Written by Matt DiLeo
Someday you’ll be able to use CAD software to draw up what you want a plant to look like and the software (containing detailed growth models) will tell you what genetic constructs you need to bring it into the world…
But for now we barely understand how natural morphological variation is controlled. So I was excited to see this paper out of the van der Knaap and Francis labs. In it, they review some of the known levers by which tomato plants control fruit shape and investigate their historical appearance.
Many species of wild tomatoes grow along the western coast of South America, from above the snowline in the Andes to the cloud forests and desert valleys below. Despite this great ecological diversity, most of them produce little, green fruit (that are often covered with fur). These wild species are generally bitter and inedible, but a few species make sweet, red ripe fruit. Some have suggested that Solanum lycopersicum var. cerasiforme (the cherry tomato) is the ancestral domesticated tomato. More recently, others have suggested it is a feral mix of domestic and wild tomatoes. One way or another, the few centuries of domestication since have witnessed and enormous diversification of fruit shape (and flavor!) as it was tracked from the Americas to Europe and back – with each culture adapting it to their unique cultures and cuisines.
Today, tomatoes come in all shapes and sizes from small round cherries to large, lumpy, many-loculed heirlooms. The authors worked to track the morphological history of this fruit by looking for associations between alleles with known impacts on fruit shape and germplasm of known origins.
They began by assembling 368 heirloom, modern and wild genotypes from Europe and the Americas, which they then classified into 8 fruit shape categories: flat, rectangular, ellipsoid, obovoid, round, oxheart, long and heart. 4 genes (SUN, OVATE, FAS and LC) have so far been discovered to make major contributions to these differences in fruit shape. The SUN mutation creates elongated fruit, apparently due to a misregulation of the phytohormone auxin (thanks to the influence of a retrotransposon). The OVATE mutation (an early stop codon) creates pear shaped fruit. FAS (FASCIATED) and LC (LOCULE NUMBER) both contribute to tomato size and locule number.
The authors looked for associations among these alleles and the shape classifications in their diverse germplasm collection. They found the SUN mutation in 88% of long and 83% of oxheart-shaped fruit. The OVATE mutation was present in 83% of ellipsoid, 59% of rectangular and 48% of oxheart-shaped fruit. 82% of flat fruit had the LC mutation and 28% had the FAS mutation. 63% of long fruit also had LC.
While all 4 gene mutations are present in both modern and heirloom fruit, their presence in older varieties is indicative of their evolution. Little is known about what tomatoes looked like when Columbus first encountered them, but we know his compatriots tracked them from Mexico to Spain and Italy soon after they were discovered. The first written account of these fruit in 1544 describes them as flat and segmented, and soon after as fasciated – suggesting that LC and FAS were already present in Latin American varieties by this time. The next novel tomato fruit shape (pear) wasn’t mentioned until 1813, possibly indicating that OVATE was brought to Europe in a later wave of germplasm. This allele proliferated in Italy and is now present in 71 out of 109 elongated accessions, where it’s responsible for the classic Italian paste tomato shape.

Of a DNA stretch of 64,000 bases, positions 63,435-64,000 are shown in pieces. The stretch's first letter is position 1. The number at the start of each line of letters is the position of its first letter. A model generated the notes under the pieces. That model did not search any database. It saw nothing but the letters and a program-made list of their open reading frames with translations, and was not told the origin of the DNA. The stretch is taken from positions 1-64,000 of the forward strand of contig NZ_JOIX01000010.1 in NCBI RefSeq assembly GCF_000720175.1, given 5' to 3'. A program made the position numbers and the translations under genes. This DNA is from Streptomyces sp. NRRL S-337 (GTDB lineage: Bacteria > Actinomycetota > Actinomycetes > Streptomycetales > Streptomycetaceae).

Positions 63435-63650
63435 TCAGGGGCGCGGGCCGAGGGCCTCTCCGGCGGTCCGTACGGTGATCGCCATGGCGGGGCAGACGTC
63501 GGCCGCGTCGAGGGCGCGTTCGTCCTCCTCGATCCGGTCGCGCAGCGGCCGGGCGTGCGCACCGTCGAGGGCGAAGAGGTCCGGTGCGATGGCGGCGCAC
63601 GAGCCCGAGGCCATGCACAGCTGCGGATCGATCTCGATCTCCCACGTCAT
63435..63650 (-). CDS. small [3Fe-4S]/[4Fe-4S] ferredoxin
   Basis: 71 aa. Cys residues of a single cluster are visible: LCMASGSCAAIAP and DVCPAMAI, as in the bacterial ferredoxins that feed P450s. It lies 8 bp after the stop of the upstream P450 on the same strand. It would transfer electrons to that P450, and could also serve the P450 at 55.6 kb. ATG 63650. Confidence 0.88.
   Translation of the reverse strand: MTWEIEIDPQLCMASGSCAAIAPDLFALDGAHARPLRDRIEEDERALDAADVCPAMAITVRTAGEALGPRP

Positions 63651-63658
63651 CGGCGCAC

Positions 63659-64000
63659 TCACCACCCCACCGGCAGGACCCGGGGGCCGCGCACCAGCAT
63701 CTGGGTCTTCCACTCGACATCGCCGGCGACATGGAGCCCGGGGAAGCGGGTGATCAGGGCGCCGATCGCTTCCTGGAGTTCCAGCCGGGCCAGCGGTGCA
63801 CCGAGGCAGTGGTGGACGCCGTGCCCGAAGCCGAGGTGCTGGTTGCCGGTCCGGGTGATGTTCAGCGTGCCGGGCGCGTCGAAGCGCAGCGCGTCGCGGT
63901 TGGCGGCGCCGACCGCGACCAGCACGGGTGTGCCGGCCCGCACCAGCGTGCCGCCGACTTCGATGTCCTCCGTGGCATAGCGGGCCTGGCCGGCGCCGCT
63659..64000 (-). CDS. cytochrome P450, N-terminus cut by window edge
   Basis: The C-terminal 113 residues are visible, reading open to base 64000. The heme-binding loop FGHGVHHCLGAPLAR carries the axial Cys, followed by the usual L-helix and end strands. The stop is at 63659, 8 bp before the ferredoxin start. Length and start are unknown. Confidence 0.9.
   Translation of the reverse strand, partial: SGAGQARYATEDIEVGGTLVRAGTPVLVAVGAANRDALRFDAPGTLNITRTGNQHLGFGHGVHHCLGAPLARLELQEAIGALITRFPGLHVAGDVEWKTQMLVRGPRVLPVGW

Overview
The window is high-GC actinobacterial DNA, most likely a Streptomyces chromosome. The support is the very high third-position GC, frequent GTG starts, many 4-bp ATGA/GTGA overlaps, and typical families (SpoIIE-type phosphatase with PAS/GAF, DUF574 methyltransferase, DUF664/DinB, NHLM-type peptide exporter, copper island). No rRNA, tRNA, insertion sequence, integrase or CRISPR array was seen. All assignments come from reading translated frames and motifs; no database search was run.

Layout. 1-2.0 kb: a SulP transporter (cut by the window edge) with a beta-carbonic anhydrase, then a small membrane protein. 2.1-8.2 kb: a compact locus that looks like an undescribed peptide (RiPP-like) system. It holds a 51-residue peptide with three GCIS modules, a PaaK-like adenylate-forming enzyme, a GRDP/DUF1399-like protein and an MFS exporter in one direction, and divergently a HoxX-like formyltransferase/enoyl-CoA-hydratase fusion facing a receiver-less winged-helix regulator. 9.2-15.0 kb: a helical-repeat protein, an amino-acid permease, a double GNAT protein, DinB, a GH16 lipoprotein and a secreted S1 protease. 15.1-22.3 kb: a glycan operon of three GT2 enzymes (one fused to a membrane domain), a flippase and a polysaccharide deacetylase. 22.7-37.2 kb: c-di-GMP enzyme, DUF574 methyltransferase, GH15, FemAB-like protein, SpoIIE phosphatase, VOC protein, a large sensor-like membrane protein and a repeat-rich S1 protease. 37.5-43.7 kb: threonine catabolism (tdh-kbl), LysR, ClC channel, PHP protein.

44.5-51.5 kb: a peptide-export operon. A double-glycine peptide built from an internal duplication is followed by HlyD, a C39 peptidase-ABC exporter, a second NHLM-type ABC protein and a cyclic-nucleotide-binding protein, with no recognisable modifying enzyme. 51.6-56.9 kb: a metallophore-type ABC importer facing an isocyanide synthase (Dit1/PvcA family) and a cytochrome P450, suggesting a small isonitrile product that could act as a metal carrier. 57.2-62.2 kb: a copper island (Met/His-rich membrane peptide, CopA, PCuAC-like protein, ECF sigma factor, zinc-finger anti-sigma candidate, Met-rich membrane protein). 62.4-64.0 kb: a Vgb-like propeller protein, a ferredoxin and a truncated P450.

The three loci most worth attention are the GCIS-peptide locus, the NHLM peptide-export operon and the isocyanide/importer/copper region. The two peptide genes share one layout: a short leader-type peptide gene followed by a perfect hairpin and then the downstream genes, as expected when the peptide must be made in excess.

SUN arose much later than OVATE and FAS and can now be found in half of US heirlooms (especially those of northern European origin) and Spanish regional accessions with elongated fruit shapes (but not Latin American or wild accessions). This suggests that SUN originated in Europe rather than the Americas – Northern Europe to be specific, as only 6 of 109 Italian fruit varieties contain it. SUN probably first appeared in an LC background because older heirloom and regional varieties with SUN also have LC except for recent exceptions like Banana Legs.
It’s exciting to witness these early steps towards understanding how plants work, but I’m really looking forward to that CAD software…
Rodríguez GR, Muños S, Anderson C, Sim SC, Michel A, Causse M, Gardener BB, Francis D, & van der Knaap E (2011). Distribution of SUN, OVATE, LC, and FAS in the Tomato Germplasm and the Relationship to Fruit Shape Diversity. Plant physiology, 156 (1), 275-85 PMID: 21441384
Xiao, H., Jiang, N., Schaffner, E., Stockinger, E., & van der Knaap, E. (2008). A Retrotransposon-Mediated Gene Duplication Underlies Morphological Variation of Tomato Fruit Science, 319 (5869), 1527-1530 DOI: 10.1126/science.1153040
Liu, J. (2002). A new class of regulatory genes underlying the cause of pear-shaped tomato fruit Proceedings of the National Academy of Sciences, 99 (20), 13302-13306 DOI: 10.1073/pnas.162485999
Written by Guest Expert
Matt DiLeo has a PhD in Plant Pathology from UC, Davis. During his postdoctoral research at Boyce Thompson Institute, he researched unintentional effects of genetic engineering. Matt builds R&D teams and biotech platforms: genome editing, gene discovery, microbials, and controlled environment agriculture.